“(Sighthounds developed) before firearms basically, when the only way you had to hunt was through the dogs and whatever they could course and kill was basically today’s dinner. Firearms made sighthounds very much superfluous. And I think the sport then became very much a status symbol. (Sighthounds) are of course aesthetically pleasing and so many rich people and aristocratic people preferred to hunt with sighthounds, not because of need but because it was a beautiful spectacle and pretty expensive spectacle too. In various parts of the world, Queen Elizabeth I was very fond of coursing. In Russia they coursed with Borzoi. And in the Far East there were Salukis.
What IS a Sighthound?
“There is no official definition of what a sighthound is. So there is a great disagreement about what breeds actually count as sighthounds. You can count as few as four or five as pure sighthounds and as many as 40 as “sighthound related” or different types of breeds we don’t know in this country. Some we wouldn’t define as breeds but more as types.
History of sighthound development
“I think we have to go back again a couple of thousand years because there have probably always been different sizes of greyhounds. Greyhound types. The big ones which were the ancestor of the modern greyhound. And we have the different, smaller ones that were ancestors of whippet and the Italian greyhounds. I think that Whippets, although they weren’t described as a breed until late 1800s, they have certainly been around much longer. Catherine the Great of Russia had little English greyhounds she called them. And they were very important to her. She nursed them herself and they slept on a pink couch in her bedroom. But whether they’re Italian greyhounds, whether they were whippet, who knows. I mean they were very small and whether Italian greyhounds or whippets, it is kind of irrelevant these days.
“The Greyhound and the Saluki are sort of the “ur” sighthound, what sighthounds are supposed to be like. … if you take one step away from Saluki you get the Afghan Hound, which is a little more powerful. If you take several steps away from the Greyhound, you get the Ibizan Hound and you get the Portuguese Podengo and that kind of thing.”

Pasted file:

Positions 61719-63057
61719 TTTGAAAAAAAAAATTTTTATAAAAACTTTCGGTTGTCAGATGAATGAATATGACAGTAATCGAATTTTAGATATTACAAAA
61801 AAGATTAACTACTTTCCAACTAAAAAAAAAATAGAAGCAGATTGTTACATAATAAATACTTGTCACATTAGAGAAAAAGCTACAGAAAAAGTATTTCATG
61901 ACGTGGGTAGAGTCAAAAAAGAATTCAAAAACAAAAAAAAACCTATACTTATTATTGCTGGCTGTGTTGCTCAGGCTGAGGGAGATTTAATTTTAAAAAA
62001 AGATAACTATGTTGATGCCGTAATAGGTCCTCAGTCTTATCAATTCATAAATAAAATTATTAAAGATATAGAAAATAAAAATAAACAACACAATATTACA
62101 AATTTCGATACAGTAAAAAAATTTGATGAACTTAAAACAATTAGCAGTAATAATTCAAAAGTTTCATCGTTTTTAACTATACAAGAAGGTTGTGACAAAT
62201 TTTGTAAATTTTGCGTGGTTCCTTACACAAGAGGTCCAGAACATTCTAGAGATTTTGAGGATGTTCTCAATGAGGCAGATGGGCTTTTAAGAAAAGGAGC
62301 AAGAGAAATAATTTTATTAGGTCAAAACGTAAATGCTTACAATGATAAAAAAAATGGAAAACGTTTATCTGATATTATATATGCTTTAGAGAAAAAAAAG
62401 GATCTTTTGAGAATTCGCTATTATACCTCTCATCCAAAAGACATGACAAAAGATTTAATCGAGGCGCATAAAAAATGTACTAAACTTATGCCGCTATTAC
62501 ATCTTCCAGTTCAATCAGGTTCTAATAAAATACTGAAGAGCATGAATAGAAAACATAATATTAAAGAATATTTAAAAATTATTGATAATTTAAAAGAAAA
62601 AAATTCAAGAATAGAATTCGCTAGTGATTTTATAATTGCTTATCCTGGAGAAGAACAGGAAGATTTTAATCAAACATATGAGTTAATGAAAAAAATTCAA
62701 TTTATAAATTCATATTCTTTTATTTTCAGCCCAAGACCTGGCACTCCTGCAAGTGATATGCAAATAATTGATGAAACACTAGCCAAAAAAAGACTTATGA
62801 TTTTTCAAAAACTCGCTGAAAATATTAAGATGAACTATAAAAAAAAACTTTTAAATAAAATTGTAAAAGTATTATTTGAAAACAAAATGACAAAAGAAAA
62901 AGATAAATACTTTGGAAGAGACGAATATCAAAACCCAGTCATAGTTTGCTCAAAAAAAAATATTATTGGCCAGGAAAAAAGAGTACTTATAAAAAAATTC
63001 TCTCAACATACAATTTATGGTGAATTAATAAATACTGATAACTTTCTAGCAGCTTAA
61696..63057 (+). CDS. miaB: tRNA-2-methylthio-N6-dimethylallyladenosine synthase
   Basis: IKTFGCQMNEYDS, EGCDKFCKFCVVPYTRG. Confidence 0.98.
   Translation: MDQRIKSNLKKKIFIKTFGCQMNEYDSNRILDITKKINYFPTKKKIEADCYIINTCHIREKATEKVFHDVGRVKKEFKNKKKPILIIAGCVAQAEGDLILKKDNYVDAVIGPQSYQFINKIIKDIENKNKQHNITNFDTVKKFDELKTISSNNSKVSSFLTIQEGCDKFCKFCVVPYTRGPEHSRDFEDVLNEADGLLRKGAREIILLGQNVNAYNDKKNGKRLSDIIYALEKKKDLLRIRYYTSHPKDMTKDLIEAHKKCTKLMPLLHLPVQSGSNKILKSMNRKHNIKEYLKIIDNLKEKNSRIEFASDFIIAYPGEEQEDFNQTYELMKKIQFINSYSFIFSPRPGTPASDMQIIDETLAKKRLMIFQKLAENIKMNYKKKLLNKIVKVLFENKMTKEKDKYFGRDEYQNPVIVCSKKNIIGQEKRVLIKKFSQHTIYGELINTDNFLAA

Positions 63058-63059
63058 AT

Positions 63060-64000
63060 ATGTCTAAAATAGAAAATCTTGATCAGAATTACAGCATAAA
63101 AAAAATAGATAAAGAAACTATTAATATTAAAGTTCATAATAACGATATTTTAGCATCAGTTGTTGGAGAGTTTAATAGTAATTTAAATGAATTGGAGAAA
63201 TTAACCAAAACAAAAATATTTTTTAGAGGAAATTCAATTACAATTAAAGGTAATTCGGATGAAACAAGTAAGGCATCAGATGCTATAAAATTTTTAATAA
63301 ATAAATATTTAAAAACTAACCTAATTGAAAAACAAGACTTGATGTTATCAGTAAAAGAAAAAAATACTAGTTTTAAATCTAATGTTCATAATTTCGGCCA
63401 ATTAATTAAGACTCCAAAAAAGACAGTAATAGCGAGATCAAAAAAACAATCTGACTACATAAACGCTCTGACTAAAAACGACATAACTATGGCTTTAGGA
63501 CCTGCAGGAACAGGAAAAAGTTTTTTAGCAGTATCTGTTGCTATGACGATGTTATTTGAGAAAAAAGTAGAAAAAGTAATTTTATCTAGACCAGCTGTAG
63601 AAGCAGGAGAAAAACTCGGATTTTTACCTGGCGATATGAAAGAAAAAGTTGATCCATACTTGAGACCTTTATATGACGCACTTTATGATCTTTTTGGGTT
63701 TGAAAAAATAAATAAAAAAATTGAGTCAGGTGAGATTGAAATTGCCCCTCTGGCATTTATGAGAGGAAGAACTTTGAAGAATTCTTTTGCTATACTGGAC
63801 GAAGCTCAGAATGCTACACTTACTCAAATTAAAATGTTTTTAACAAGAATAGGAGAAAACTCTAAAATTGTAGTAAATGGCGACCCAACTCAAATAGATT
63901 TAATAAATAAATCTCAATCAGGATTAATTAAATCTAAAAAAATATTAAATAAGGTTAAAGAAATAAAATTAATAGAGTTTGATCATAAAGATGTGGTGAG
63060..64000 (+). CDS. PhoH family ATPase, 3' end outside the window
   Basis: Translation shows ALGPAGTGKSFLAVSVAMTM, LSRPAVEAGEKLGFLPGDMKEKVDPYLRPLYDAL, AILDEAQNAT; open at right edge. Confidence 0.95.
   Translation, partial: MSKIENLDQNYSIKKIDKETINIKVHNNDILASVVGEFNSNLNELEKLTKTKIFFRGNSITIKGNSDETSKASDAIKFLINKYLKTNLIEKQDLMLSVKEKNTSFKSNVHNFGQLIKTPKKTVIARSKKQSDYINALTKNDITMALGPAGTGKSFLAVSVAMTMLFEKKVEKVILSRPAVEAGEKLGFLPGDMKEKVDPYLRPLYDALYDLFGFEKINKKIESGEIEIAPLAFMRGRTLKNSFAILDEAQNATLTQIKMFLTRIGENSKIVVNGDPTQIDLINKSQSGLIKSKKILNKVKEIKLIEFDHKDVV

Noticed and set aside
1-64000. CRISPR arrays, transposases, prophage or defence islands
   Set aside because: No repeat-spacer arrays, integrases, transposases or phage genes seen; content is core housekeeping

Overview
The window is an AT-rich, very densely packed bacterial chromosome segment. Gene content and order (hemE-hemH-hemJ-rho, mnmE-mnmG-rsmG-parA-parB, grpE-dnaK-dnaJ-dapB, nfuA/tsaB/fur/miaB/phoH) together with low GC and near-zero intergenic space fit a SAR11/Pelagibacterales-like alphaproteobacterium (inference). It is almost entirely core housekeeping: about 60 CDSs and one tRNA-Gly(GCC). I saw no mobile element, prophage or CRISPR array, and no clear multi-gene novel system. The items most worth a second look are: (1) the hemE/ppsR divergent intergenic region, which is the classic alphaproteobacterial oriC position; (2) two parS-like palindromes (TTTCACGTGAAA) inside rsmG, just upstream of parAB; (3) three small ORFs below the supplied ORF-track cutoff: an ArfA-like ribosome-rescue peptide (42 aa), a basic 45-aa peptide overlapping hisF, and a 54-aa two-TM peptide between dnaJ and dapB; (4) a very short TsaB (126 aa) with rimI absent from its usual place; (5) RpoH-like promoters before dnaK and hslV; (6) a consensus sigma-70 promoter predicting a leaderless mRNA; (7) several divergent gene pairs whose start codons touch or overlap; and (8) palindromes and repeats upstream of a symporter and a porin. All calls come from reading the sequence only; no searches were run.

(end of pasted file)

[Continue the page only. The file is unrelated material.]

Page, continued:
Listen to the full episode for more detailed insights into all things sighthound.
Commonalities and Differences in Sighthounds
Live from the Harvest Moon Cluster, your host Laura Reeves talks sighthounds. The seminar was sponsored by the Saluki Club of Greater San Francisco. Watch and listen to the entire seminar here.
Temperament and showmanship are part of breed type. Our job as handlers is to showcase our breed’s character and personality accurately, not make our Wolfhound show like a Doberman. For breeds with less “flash” that might be overlooked in group competition, it is incumbent on us as handlers to provide an engaging, effortless back drop.
Our hands tell a story in the show ring. How and where we place our hands on the dog is part of the presentation. Sighthounds specifically call for soft, quiet, elegant hands. Holding the collar, placing the feet, should be done gracefully. Quietly drawing the judge’s eye to our dog’s finest features while using our hands as a “frame,” we actually can “talk with our hands” and subtly communicate with the judge.
Dog handling in general is best done when we are judicious and smooth with our hands. The unique nature of sighthounds means than keeping your hands on the dog at all times will help steady the dog and allow him to be balanced on his own feet.
While showcasing our dogs involves a bit of “sleight of hand” in terms of maintaining emphasis on the good and not the faults, Laura shares her 1-2-3-4-5 hand stacking method as a refresher course. Hear more in depth discussion on this topic in episode 2, “How to Stack Your Dog” or in our new audio book, debuting in January.
Give Your Dog What it Needs: Confidence and Focus
All dogs take their cues from us as the handlers. Sighthounds are particularly in tune with their people and draw their confidence from us. Be sure you are relaxed and enjoying spending time with your dog for your best result.
Moving Gracefully – Float with Your Dog
Drive from the hip and a gradual and collected acceleration are keys to showing the judge your dog’s best movement. Don’t let your dog look like “an octopus on speed” by following these suggestions. More discussion in episode 3 and in the audio book.
Ears and Tails
Each of the sighthounds, and really all dogs, have a correct ear and tail carriage to “make the picture” for the judge. Learn how to work with your dog’s attitude to get the best results.